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Seventy Organizations Pen Letter to Congress on IP
These days, there are few things that Washington can agree on.
Recently, 70 think tanks, advocacy groups, and thought leaders from across the political spectrum proved the exception to the rule when they sent an open letter to Congress and the Trump administration in support of American innovation.
The heart of the message is this: American entrepreneurship, ingenuity, and creativity depend upon a robust intellectual property system. The best way to encourage American entrepreneurship, ingenuity, and creativity is to protect foundational intellectual property rights and to enforce against the infringement of those rights.
With the support of a healthy intellectual property environment, American intangible intellectual capital can be traded in the marketplace and facilitate a dynamic, competitive economy. In fact, IP-intensive industries added $6.6 trillion to the value of the GDP in 2014.
Moreover, intellectual property rights promote free speech and expression, they’re integral to consumer safety and national security, and they’re at the heart of over 45 million American jobs.
But when intellectual property is stolen, these positive constructs are endangered and serious consequences appear in their place.
Unsuspecting consumers receive counterfeit products: electronics that start fires or explode violently, cosmetics containing arsenic, cyanide, and other toxic compounds, and medicines with too much, too little, or no active ingredient.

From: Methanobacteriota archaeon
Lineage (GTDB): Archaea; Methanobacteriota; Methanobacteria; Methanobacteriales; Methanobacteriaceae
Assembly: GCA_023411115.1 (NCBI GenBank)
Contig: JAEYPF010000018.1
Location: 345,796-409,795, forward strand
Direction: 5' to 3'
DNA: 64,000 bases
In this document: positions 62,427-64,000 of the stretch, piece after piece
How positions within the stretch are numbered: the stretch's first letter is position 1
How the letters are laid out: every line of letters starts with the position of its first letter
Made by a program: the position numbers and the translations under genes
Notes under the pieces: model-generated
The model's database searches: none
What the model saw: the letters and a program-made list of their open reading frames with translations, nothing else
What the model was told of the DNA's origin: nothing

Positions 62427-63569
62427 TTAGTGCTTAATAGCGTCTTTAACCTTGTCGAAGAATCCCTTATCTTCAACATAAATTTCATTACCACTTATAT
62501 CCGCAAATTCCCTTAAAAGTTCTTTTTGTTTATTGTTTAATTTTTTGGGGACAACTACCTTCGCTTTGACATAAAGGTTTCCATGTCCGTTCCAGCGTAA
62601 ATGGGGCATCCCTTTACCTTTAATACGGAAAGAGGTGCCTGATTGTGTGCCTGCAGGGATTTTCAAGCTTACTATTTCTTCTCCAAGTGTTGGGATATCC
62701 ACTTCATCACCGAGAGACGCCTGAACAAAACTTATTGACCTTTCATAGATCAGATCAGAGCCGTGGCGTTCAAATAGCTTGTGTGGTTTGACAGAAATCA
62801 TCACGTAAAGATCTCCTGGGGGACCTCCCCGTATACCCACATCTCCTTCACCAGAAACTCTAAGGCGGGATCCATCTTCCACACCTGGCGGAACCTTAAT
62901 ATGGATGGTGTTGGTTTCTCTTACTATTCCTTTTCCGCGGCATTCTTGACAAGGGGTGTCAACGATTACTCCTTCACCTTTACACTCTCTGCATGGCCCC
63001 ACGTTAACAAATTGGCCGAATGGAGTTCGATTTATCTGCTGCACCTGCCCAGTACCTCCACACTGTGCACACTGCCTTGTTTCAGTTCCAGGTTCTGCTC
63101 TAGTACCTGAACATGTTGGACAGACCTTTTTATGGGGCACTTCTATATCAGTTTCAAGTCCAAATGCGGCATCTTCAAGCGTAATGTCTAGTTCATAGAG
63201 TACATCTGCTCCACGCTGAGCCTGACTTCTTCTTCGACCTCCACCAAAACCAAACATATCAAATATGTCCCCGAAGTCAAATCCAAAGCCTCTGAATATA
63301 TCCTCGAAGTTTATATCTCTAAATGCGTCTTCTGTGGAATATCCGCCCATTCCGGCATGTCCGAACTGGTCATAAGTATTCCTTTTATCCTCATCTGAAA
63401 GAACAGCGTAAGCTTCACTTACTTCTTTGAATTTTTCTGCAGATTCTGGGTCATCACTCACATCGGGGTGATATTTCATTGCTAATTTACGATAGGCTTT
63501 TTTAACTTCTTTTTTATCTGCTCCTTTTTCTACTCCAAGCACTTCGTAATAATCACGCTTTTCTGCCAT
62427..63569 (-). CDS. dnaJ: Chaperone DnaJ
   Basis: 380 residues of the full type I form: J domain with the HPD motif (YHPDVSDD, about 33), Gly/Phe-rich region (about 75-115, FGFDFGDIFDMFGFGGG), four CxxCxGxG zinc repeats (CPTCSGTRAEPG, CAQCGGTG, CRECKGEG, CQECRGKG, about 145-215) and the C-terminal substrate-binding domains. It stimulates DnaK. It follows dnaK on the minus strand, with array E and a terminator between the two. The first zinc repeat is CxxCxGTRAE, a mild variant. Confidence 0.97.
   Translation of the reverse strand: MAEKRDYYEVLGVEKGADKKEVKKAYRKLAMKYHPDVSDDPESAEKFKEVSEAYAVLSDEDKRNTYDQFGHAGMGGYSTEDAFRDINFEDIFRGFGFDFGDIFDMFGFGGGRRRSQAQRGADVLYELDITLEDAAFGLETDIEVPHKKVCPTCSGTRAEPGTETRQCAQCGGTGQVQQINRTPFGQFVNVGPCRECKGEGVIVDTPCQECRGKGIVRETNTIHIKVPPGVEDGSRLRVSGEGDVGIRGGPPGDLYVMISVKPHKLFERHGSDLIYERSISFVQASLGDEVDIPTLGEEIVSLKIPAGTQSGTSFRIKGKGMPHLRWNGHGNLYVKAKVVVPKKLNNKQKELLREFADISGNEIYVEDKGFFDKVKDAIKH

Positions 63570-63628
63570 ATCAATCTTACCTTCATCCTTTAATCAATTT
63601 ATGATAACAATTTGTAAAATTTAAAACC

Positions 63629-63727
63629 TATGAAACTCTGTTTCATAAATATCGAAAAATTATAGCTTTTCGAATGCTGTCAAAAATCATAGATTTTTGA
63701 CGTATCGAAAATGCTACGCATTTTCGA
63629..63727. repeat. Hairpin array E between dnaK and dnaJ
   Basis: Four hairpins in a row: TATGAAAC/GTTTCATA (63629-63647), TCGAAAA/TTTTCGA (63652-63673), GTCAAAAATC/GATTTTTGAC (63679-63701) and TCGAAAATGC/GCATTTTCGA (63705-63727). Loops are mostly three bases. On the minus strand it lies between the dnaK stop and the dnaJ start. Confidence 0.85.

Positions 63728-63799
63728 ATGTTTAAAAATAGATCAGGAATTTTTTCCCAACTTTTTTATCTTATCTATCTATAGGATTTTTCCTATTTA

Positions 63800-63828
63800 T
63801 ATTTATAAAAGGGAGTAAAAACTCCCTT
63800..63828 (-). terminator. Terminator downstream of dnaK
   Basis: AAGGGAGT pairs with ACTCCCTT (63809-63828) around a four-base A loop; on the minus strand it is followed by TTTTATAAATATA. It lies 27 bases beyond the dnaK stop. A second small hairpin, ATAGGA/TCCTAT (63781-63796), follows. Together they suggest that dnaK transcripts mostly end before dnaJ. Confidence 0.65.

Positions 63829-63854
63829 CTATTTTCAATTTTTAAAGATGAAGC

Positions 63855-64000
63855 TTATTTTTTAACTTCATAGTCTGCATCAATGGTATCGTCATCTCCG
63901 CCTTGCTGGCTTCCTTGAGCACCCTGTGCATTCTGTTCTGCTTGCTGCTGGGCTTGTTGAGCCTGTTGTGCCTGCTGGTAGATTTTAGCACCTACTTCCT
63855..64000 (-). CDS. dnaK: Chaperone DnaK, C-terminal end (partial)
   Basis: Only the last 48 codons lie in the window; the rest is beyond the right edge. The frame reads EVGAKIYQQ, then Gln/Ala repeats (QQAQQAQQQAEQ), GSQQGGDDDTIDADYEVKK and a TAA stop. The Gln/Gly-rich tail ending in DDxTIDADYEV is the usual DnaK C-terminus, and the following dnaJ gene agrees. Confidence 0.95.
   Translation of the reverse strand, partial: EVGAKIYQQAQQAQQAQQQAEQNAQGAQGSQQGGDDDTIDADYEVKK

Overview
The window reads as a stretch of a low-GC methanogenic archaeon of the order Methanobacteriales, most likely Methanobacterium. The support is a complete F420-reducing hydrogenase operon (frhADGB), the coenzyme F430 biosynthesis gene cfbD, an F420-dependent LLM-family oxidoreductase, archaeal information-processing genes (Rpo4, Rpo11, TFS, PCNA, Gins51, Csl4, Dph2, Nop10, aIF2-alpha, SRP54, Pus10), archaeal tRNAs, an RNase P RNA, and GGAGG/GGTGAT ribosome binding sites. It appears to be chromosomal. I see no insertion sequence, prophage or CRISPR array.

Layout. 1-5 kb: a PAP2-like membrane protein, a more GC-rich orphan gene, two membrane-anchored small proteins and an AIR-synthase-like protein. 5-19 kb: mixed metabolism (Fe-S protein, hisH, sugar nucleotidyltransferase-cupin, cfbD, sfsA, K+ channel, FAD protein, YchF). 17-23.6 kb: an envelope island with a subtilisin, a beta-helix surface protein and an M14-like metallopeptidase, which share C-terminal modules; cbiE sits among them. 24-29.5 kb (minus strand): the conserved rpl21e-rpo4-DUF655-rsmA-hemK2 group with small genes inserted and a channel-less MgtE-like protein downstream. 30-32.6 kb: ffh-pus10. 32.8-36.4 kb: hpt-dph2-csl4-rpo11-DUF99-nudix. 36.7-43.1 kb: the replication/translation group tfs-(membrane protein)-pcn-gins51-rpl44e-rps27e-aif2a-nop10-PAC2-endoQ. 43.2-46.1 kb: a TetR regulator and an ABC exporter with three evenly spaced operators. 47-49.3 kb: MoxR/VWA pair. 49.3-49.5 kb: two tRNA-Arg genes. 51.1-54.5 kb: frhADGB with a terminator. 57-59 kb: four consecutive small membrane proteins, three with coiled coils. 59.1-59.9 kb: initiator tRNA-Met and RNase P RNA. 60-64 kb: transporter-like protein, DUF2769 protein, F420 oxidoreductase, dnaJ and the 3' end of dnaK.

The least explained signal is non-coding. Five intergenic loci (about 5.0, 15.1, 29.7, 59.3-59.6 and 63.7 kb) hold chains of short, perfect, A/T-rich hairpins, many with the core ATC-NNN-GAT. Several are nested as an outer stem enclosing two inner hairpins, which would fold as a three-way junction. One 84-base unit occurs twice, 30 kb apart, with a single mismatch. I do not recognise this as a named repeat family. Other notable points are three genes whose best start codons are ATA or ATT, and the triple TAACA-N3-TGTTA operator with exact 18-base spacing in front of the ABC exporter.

Internet-surfers stumble upon websites hawking stolen music and movies; with one click, their computers are burdened with malware and their valuable personal information is compromised.
More broadly, as referenced in the letter, state-sanctioned IP theft from foreign countries costs the U.S. economy more than $320 billion annually. The global counterfeit trade is valued at more than $460 billion.
In order to harness the power of intellectual property – and avoid the costs of weak intellectual property infrastructure – American leaders must review existing laws governing IP and introduce new laws to further bolster the IP policy patchwork.
As the letter shares, the Founding Fathers understood that by protecting the proprietary rights of innovators, they were promoting the greater public welfare.
We’re hopeful Congress and the administration will continue in their footsteps.
Do you support the power of American-led IP innovation? Share the letter here.
ABOUT THE AUTHOR
Courtney Paul is the associate manager of communications for the U.S. Chamber of Commerce Global Intellectual Property Center.